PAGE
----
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Jun 05
2018

What's the Value of Your Time?

Posted by: Steve Marr

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Recently, I looked into replacing a coffeemaker that bit the dust. I pulled into the Walmart parking lot, entered the store not sure where to find coffeemakers. My first inquiry sent me in the general direction. I checked out several options and put one in my cart. Then, I walked to the checkout line, made my purchase, and trekked back to my car. The whole experience took about 30 minutes.

Now I am wondering why I didn't just go to Amazon.com, search coffee makers, check out a few online reviews, and make a purchase. I would've saved nearly an hour of my time. In essence I wasted an hour by going to the brick-and-mortar establishment, time I didn't really have to waste. I wasn't valuing my time correctly.

 

I was working with “Mick” who cleaned high-end oriental and area rugs. I expressed my concern to Mick that the market was not large enough to support his business and pay him a reasonable wage. Despite my advice, Mick struggled over the next five years to make a go of his enterprise. In some years he only broke even, meaning he took home zero salary. Other years he took in about $25,000. He was living with his parents who covered much of his living costs.

Mick failed to grasp the value of this time, including the monetary value of that time. While it may be necessary to sacrifice for a few years while you start a business, if the market is substantial; you can build long-term income or develop the business to the point it can be sold for significant profit. In this situation, neither was a likely option. Mick liked owning his own business and failed to grasp how he would've been better off had he simply worked for another businessperson.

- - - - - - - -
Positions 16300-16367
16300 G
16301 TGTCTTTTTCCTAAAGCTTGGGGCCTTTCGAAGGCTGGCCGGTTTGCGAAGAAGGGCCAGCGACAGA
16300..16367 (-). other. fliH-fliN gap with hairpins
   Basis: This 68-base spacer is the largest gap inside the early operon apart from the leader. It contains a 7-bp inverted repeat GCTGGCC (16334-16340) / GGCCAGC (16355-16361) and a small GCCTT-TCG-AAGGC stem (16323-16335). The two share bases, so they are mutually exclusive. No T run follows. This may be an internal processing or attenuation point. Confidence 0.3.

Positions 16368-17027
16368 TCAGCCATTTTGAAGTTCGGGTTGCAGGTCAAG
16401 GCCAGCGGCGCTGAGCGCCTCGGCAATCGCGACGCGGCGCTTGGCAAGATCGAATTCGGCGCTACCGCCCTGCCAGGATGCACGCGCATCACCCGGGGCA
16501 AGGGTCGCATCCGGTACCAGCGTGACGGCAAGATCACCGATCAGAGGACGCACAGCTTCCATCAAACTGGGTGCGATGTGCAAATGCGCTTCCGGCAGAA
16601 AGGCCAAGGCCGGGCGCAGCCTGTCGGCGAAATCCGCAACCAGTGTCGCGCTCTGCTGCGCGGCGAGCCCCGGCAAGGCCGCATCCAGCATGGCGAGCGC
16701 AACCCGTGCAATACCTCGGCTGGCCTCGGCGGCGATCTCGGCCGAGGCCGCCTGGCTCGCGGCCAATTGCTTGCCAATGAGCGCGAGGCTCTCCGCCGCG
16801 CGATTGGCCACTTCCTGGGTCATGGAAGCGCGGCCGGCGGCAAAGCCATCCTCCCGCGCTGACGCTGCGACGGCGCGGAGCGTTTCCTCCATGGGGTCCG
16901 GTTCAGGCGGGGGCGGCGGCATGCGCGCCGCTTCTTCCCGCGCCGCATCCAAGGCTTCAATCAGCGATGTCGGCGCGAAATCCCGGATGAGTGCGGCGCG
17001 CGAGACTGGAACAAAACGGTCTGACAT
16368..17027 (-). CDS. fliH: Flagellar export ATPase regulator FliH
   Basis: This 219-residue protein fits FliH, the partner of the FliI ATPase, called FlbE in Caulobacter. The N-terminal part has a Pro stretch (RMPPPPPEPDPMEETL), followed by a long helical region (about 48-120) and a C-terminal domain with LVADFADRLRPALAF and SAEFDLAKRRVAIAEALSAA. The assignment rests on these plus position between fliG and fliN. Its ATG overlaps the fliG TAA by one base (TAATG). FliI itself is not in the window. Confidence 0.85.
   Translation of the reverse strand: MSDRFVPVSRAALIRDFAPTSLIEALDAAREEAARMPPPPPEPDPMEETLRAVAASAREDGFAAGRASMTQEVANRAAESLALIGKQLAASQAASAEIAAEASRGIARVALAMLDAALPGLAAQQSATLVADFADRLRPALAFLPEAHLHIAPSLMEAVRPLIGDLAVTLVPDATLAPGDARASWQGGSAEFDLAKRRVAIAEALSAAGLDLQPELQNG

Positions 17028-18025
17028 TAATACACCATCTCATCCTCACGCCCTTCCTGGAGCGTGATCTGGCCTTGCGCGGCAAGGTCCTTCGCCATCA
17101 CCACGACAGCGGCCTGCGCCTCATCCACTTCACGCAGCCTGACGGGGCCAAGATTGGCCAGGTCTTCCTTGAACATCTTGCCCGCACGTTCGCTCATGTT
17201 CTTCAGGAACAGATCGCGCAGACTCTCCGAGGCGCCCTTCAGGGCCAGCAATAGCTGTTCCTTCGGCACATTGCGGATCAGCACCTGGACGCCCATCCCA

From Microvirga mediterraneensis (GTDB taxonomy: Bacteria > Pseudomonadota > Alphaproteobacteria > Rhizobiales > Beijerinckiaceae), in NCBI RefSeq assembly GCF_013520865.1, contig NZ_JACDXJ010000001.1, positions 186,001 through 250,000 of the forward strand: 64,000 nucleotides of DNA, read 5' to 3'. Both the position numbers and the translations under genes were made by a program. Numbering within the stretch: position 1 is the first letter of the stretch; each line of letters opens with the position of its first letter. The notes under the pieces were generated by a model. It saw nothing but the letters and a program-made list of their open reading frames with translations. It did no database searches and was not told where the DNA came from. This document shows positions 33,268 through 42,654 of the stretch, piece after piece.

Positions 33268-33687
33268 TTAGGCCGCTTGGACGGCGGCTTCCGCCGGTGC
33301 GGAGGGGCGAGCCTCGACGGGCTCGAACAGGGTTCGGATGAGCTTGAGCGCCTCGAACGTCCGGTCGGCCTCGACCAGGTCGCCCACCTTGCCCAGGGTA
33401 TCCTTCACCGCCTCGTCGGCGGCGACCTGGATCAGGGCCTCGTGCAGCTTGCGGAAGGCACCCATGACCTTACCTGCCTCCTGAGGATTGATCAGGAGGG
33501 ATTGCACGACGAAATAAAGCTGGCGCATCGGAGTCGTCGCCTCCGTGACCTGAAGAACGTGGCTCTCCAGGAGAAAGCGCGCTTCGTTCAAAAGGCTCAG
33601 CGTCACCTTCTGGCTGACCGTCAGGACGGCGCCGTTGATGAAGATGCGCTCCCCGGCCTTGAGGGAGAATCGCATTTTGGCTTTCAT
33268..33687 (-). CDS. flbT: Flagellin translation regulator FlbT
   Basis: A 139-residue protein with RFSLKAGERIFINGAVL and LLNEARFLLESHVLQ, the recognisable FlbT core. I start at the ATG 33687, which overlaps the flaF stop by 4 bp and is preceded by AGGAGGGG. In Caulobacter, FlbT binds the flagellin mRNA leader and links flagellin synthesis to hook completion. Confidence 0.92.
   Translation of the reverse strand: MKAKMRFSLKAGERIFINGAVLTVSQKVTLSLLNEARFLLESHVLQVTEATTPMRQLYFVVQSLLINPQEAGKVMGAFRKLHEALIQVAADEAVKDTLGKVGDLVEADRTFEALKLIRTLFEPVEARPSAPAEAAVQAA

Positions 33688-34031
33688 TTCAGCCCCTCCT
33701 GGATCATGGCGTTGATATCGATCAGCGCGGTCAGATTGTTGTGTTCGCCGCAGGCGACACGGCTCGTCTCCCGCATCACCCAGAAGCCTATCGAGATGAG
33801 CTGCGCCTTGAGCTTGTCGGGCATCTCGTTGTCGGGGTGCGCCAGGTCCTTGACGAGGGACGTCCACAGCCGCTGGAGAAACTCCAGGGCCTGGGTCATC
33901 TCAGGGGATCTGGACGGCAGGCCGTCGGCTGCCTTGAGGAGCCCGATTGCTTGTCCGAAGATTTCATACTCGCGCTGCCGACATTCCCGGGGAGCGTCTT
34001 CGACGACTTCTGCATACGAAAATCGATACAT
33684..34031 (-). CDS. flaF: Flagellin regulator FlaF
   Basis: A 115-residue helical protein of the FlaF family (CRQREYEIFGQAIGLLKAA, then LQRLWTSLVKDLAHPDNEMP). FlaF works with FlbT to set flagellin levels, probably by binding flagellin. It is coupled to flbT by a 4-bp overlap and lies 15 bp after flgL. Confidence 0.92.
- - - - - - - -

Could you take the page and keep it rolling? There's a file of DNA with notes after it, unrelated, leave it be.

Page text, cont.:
I have invested time in several enterprises where my return was very poor.  However, I've learned to cut my losses and know when to stop because I value my time. When I come to understand that I'm not going to earn a good return on my time, I look for another activity. I don't want to slave away at two dollars an hour long term unless I am focusing my efforts into a ministry passion.

Further, we need to value our time based on a 24 hour day and 168 hour week. I support downtime, taking breaks and enjoying good recreation. However, I endeavor to protect my time and not waste it. Watching the news in the evening or even catching a TV show is okay; but for me, I don't want to spend four or five hours watching television. I might return to my home office to catch up on a few items or, more commonly, read books or articles that will improve my business activities in the future. I value my time and how it helps me move forward. While I may enjoy watching a sports game on the weekend, I don't watch five or six games a week.  I monitor how I use my time because I value it.

Paul wrote, “Make the most of every opportunity in these evil days.” (Ephesians 5:16, NLT) We have a responsibility to make the best use of our time. The challenge is to maintain balance in our lives so that we don't work 90 hours a week while we waste extensive amounts of time that should have been allocated for productive purposes. 

Take another look at your day.  Determine the value of your time and plan accordingly.

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